So friends will know today about Appropriate Language as you all know In any interview, what is said, how it is said, and when it is said, decide whether interviewing language is appropriate or inappropriate. The written structured data-collection instrument dictates what is said in an interview. The schedule is prepared in advance and Pre-tested. Thus, to some extent, the appropriateness of the language has been tasted. The onus is on the interviewer to transmit faithfully to the interviewee the meaning of the questions. How it is said concerns the speech and mannerism of the interviewer who controls the ‘presentation’ and whose delivery of the questions may alter their intended meaning. When it is said refers to the context of the interview in which each question is placed. Although, in designing the schedule, the interviewer should be precise about the order in which question are asked, she/he may introduce some variation during the actual interview to clarify the question and review information.
While composing interview questions, the interviewer should communication at a level an interviewee understands. One problem often encountered is maintaining a level of language that is neither above nor below the interviewee’s level of understanding. An interviewer should be wary of using complex, rare or foreign words and expressions, abbreviations, acronyms, and jargon. An interviewee may not understand such language, while it may seem proper to the interviewer or evaluation team. Interviewees who are embarrassed at their lack of understanding may either not answer or guess at the meaning, which can lead to invalid data. Speaking down to an interviewee is just as bad. One can oversimplify language in the interview schedule to the point where interviewees feel they are regarded as ignorant. This is demeaning to an interviewee. A question that contains too many ideas or concepts may be too complex for the interviewee to understand, when presented orally. It becomes difficult for the interviewee to review parts of the question. While the interviewee might be responding to one part of the question, the interviewer may be interpreting the response as a response to the entire question. (Appropriate Language)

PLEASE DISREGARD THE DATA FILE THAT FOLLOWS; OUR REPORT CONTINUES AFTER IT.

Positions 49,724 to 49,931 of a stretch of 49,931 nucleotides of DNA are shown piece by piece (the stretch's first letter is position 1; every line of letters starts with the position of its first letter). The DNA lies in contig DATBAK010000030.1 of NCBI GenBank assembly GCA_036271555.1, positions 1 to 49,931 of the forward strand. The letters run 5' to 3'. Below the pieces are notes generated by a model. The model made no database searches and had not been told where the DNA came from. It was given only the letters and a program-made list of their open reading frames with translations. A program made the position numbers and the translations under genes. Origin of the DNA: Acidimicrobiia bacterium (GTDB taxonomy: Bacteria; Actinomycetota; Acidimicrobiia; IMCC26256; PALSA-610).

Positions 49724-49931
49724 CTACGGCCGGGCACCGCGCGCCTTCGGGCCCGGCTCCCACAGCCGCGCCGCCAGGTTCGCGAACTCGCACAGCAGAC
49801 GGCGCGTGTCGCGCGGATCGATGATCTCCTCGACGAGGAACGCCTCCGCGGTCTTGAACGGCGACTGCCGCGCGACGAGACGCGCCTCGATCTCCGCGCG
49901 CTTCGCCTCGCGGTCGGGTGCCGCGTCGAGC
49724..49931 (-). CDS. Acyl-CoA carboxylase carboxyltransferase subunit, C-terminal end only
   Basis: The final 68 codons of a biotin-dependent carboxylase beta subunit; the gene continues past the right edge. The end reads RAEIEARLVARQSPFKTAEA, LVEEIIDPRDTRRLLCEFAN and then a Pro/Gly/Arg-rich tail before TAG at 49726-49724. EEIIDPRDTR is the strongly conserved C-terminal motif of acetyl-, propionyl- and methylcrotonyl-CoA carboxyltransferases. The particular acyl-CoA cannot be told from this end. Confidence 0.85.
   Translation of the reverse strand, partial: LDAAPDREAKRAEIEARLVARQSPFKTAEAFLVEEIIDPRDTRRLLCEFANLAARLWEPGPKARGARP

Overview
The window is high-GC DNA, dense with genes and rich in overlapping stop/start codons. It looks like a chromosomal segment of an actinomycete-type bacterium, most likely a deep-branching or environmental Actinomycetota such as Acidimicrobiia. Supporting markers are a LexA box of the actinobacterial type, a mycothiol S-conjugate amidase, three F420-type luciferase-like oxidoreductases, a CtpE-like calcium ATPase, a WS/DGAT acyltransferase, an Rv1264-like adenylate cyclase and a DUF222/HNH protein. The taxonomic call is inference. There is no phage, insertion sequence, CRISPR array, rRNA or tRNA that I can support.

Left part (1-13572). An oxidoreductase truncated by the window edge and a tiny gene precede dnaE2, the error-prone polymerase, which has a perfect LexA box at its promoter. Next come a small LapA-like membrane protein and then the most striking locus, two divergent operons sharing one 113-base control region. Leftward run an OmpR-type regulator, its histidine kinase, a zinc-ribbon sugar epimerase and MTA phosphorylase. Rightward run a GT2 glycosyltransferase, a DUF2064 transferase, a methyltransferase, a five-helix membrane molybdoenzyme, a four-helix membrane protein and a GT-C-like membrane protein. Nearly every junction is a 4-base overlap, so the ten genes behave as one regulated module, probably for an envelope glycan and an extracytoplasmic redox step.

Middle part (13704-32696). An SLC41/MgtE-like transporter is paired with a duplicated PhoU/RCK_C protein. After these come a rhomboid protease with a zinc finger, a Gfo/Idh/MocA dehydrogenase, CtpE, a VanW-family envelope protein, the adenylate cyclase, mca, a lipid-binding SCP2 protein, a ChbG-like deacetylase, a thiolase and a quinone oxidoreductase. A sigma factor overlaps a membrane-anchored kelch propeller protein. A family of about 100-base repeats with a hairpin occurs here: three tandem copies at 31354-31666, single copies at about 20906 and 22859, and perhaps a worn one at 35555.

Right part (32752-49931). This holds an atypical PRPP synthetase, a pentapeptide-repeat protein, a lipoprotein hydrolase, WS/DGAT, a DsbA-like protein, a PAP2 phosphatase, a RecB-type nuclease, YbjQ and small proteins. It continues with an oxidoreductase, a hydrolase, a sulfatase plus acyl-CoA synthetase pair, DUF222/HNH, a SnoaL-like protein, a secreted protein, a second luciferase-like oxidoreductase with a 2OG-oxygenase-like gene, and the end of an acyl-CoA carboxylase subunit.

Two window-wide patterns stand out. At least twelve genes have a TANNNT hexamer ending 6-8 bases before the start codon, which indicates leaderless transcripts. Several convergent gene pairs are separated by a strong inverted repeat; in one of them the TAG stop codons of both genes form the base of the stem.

In designing an interview schedule, the researcher should avoid a double negative, which is difficult to answer and if answered, may lead to ambiguity. For example: “indicate which of your personal goals listed below are not considered to be in dissonance with your organizational goals”. It may be re-phrased as: “list your personal goals. Which of these clash with your organizational goals?” Extreme words as ‘all’, ‘none’ ‘everything’, ‘never’ and others are best avoided. It is advisable to define key words and concepts used in questions.